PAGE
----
ETHOS in practice during the war

Should Ukraine have its own, autocephalous church, according to the Orthodox Church’s canon law?

The article, by sister Vassa Larin, was taken from her Facebook page.

Yes, because of a simple principle in the canonical codex of the Orthodox Church, expressed in two important canons of our canonical codex: (1) Canon 17 of the 4th Ecumenical Council of Chalcedon, and (2) Canon 38 of Trullanum:

(1) “let the order of the ecclesiastical parishes follow the political and municipal example.” (Canon 17, Fourth Ecumenical Council, AD 451)

(2). “let the order of things ecclesiastical follow the civil and public models.” (Canon 38, Trullanum, or Sixth Ecumenical Council, AD 69

This principle of Orthodox Canon Law states, quite simply, that: church-administrative borders shall follow the political and municipal borders (of political or governmental entities). The Church is not burdened with the task of dividing this world into her own self-governing entities; she rather follows (in her administrative divisions of church-territories) the borders carved out by the political powers and realities of her historical context.
This means that, when history presents the Church with the historical reality that is the sovereign nation of Ukraine, this sovereign nation needs to have a corresponding, sovereign or autocephalous church-administration.

I anticipate the retorts to all-of-the-above, e.g., these are antiquated canons, from the first millennium, intended for the historical context of the past, but not for the present. But I would suggest that the PRINCIPLE of these canons holds true for all historical contexts, even up to our day. Because a “canon” (meaning in Greek, a “measuring stick” or a standard), unlike a “law”, remains true as a standard of measure, even when those or that which it measures fall short of its standard.

I know that we have “canons” in our canonical codex that no longer hold true, as “canons” or standards for modern-day behavior, and that should be eliminated from our canonical codex, because they are no longer truly “canons” or standards by which we can or should measure our behavior. But this post is not about those canons.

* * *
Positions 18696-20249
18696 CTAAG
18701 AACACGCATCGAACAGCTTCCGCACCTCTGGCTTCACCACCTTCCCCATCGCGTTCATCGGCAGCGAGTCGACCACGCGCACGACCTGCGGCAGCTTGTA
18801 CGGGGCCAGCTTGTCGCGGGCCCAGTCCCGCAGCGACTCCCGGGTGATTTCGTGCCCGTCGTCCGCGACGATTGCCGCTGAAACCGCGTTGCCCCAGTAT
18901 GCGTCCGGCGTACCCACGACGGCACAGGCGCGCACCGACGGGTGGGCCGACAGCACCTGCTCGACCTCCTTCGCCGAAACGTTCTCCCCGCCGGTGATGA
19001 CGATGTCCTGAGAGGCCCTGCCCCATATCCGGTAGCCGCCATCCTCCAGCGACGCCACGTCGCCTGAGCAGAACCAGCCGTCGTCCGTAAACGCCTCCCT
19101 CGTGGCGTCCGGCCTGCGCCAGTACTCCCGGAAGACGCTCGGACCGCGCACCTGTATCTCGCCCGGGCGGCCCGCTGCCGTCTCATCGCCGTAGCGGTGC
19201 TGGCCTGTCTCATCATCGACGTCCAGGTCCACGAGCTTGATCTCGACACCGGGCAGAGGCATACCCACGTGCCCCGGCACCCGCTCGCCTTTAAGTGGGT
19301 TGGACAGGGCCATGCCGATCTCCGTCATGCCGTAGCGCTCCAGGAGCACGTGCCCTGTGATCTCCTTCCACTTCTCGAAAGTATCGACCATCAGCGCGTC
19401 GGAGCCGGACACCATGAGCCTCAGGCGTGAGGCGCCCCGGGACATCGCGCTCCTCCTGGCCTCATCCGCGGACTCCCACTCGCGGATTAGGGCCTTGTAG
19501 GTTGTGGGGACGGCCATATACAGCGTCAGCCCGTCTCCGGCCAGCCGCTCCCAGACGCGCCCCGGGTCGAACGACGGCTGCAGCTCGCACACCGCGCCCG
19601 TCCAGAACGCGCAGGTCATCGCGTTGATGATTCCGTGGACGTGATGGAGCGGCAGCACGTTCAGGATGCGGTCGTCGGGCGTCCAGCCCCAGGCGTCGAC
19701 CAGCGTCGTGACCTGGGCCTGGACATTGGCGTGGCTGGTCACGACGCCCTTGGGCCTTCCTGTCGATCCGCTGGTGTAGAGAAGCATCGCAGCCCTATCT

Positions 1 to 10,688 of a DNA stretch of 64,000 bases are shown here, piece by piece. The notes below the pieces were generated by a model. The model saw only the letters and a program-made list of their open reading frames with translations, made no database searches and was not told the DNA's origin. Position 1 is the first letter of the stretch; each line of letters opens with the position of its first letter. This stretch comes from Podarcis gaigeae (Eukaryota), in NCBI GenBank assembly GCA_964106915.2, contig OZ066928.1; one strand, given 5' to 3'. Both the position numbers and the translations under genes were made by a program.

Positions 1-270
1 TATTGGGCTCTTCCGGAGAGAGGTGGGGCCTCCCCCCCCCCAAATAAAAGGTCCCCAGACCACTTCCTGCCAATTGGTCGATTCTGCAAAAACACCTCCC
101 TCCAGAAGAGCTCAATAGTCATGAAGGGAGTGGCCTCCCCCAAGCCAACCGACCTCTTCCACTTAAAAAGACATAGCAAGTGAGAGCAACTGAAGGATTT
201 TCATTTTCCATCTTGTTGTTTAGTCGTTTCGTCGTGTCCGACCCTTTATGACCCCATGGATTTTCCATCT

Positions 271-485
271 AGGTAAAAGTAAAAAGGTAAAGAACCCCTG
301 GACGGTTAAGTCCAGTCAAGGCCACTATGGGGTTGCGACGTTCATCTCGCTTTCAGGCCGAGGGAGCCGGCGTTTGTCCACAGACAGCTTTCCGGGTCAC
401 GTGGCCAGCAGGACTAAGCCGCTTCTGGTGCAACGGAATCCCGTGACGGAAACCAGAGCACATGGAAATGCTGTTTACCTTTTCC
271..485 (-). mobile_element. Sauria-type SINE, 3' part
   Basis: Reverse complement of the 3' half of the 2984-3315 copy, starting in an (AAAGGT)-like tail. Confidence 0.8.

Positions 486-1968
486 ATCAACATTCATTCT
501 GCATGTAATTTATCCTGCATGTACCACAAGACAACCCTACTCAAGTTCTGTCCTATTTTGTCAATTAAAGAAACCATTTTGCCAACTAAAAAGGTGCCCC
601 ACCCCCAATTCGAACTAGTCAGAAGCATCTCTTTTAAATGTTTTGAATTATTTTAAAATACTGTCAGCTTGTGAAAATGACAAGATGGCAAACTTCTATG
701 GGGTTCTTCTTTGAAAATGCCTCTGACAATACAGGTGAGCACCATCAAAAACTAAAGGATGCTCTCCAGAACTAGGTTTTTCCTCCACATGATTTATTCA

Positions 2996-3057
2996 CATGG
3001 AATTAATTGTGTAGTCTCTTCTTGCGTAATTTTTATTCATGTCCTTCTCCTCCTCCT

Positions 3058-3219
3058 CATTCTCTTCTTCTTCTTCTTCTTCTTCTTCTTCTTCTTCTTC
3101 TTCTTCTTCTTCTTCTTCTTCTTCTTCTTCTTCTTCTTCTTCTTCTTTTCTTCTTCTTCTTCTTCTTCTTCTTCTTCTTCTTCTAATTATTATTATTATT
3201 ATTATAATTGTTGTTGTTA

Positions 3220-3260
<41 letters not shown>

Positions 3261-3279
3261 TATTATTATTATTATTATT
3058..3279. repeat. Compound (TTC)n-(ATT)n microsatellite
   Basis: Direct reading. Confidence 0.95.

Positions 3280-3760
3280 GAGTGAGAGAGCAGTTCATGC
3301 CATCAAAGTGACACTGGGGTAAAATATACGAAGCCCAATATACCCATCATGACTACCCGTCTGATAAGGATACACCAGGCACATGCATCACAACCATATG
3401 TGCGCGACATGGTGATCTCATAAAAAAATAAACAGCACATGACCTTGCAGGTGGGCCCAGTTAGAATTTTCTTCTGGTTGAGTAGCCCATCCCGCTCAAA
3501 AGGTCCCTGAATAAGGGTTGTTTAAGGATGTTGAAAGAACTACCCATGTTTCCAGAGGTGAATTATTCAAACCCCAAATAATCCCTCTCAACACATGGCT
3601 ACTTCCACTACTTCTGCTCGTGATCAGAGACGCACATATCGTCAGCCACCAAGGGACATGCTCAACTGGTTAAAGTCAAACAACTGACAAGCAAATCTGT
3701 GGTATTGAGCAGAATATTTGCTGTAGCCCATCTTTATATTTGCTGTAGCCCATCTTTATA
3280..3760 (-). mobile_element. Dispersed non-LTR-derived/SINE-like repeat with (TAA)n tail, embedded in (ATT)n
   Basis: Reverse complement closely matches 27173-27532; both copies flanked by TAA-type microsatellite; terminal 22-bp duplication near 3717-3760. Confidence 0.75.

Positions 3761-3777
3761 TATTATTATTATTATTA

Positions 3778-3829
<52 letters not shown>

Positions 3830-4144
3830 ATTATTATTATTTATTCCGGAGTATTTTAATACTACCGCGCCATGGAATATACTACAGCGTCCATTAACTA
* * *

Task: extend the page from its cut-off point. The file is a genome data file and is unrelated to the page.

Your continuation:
It is about the two canons quoted at the beginning of this post, which do still deserve to be recognized as “canons,” as standards or measuring-sticks, for what is normal and/or sane in every historical context. They, the above-quoted canons, instruct us to comply, in our church-administration, with the territorial boundaries or borders of the State by which we are governed, and which defends and/or expands those borders by its own (not the Church’s) military means. This principle liberates the Church from either defending or expanding that which she cannot possibly defend or expand, i.e., geographical boundaries, which are usually expanded or defended by military means, which the Church does not or should not employ.

I just wanted to point that out, along with the fact that, in the Orthodox Church’s hymnography, she professes her resolve to walk the Way of the Cross, rather than the way of military conquest, armed with “the weapon of peace” (oplon eirinis, оружие мира) that is the Cross, as it is called in the Kontakion of the Cross. But the Church leaves it to the State to resolve territorial issues that require military action.


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